I was at that time like a fledgling swallow living high up in a niche in the eaves...
—Pierre Loti (French novelist and naval officer, and wine bar in New York)
image: Christie B. Cochrell, Candle Niche
Friday, May 25, 2012
Thursday, May 24, 2012
I would love maybe more than anything to be able to write like Michael Ondaatje, to bring music to the slightest phrase. What he describes has always become magical already in his telling, though the images of this place, Polonnaruwa, show it to be magical all on its own. I doubt I’ll ever be there, except in the photos and words, but I feel the runes vividly on my skin.
He spread his fingers over every discovered rune. He traced each letter on the Stone Book at Polonnaruwa, a boulder carved into a rectangle four feet high, thirty feet long, the first book of the country, laid his bare arms and the side of his face against this plinth that collected the heat of the day. For most of the year it was dark and warm and only during the monsoons would the letters be filled with water, creating small, perfectly cut harbours, as at Carthage. A giant book in the scrub grass of the Sacred Quadrangle of Polonnaruwa, chiselled with letters, bordered by a frieze of ducks. Ducks for eternity, he whispered to himself, smiling in the noon heat, having pieced together what he had picked up in an ancient text. A secret. His greatest joys were such discoveries, as when he found the one dancing Ganesh, possibly the island’s first carved Ganesh, in the midst of humans in a frieze at Mihantale.—Michael Ondaatje, Anil’s Ghost (The Grove of Ascetics)
image: Reclining Buddha of Polonnaruwa, Canadian Institute of Travel Counsellors
Monday, May 21, 2012
Poignant old lyrics that I had memorized in junior high when the school play (back on another river) was the Spoon River Anthology.
But once having left you can never return
There is no going back there is only the yearn
You're haunted, you're hunted whereveryou roam
Spoon River, Spoon River is calling you home
For the river is time and it flows towardthe sea
And in leaving its banks you are free,you are free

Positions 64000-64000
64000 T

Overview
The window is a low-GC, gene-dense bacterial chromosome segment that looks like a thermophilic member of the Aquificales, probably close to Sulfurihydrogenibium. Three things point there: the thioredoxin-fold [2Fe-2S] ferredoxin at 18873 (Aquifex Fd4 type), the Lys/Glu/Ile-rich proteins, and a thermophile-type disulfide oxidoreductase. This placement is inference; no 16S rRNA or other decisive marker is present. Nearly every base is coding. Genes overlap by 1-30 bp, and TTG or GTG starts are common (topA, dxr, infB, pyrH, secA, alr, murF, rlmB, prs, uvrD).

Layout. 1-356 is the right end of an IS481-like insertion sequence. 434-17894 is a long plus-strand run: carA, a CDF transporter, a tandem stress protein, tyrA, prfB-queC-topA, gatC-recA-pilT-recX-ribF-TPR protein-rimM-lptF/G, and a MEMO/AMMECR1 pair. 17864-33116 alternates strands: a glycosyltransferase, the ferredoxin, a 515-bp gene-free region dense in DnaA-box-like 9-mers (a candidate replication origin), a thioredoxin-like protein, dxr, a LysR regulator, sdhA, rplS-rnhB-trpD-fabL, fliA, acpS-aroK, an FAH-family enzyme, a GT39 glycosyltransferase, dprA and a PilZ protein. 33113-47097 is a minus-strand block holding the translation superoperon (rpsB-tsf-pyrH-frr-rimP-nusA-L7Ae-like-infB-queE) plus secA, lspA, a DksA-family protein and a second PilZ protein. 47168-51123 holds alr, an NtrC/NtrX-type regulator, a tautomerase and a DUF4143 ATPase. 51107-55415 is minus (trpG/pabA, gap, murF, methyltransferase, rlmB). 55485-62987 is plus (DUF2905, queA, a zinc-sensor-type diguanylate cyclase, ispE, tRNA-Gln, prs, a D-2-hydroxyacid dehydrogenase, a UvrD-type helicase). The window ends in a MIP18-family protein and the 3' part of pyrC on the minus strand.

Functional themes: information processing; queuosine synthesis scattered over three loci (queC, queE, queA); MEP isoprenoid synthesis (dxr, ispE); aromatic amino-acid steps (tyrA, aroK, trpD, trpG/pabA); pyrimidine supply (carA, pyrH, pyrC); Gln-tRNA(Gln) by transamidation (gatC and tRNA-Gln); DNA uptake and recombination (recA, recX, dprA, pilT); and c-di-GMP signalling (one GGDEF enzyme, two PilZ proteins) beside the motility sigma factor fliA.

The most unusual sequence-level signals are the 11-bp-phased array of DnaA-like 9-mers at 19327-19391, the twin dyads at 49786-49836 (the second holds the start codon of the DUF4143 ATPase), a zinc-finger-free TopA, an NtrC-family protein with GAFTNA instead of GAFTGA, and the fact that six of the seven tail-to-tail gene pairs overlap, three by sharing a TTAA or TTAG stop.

But you're haunted, you're hunted whereveryou roam
Spoon River, Spoon River is calling you home
Nostalgia is rampant these days.
image: Claude Monet, Bras de Seine près de Giverny
Sunday, May 20, 2012
My window, the window that’s been mine since childhood, with the green of a Santa Fe spring outside it, the budded but not yet blooming Mock Orange which I can smell even unopened, even from here. The green apricots hanging thick on the old tree beyond it, against the back wall. I’m feeling the losses strongly, this house haunted with all the memories and forgettings of my past, my being what I am and what I’m not, the house I’m getting ready (though I can’t, ever, be that) to sell, once and for all.
How calm it looks, with that cup of cold tea gracing the windowsill. How little the photo tells of the whole story. How much I love it for what it holds hidden away.
image: Christie B. Cochrell, Spring Green
Thursday, May 17, 2012
A heavenly stretch of lilacs, with a snowfall of purple underneath. (No traffic, luckily, while I was stopped in the middle of the road shooting pictures.)
I will get back to thinking aloud soon, but am counting this as a thousand words . . .
In the meantime, happy Friday.
Sunday, May 13, 2012
Friday, May 11, 2012
I can feel my head—and whole being, in fact—having a hard time getting around the new technology in my life, though I’ve introduced it willingly. The iPad is just different enough from both iPod and laptop to make me dyslexic, short-circuited like a fuse with too many demands on it at once, almost panicked. It’s really strange, and a definitely physical sensation, as if my brain is fighting off a bacterial attack. I don’t like it at all when I don’t know how to do things.
Beginner’s mind is one thing, but dimwit’s mind quite another!
image: Christie B. Cochrell, Ball, Tassajara
Wednesday, May 9, 2012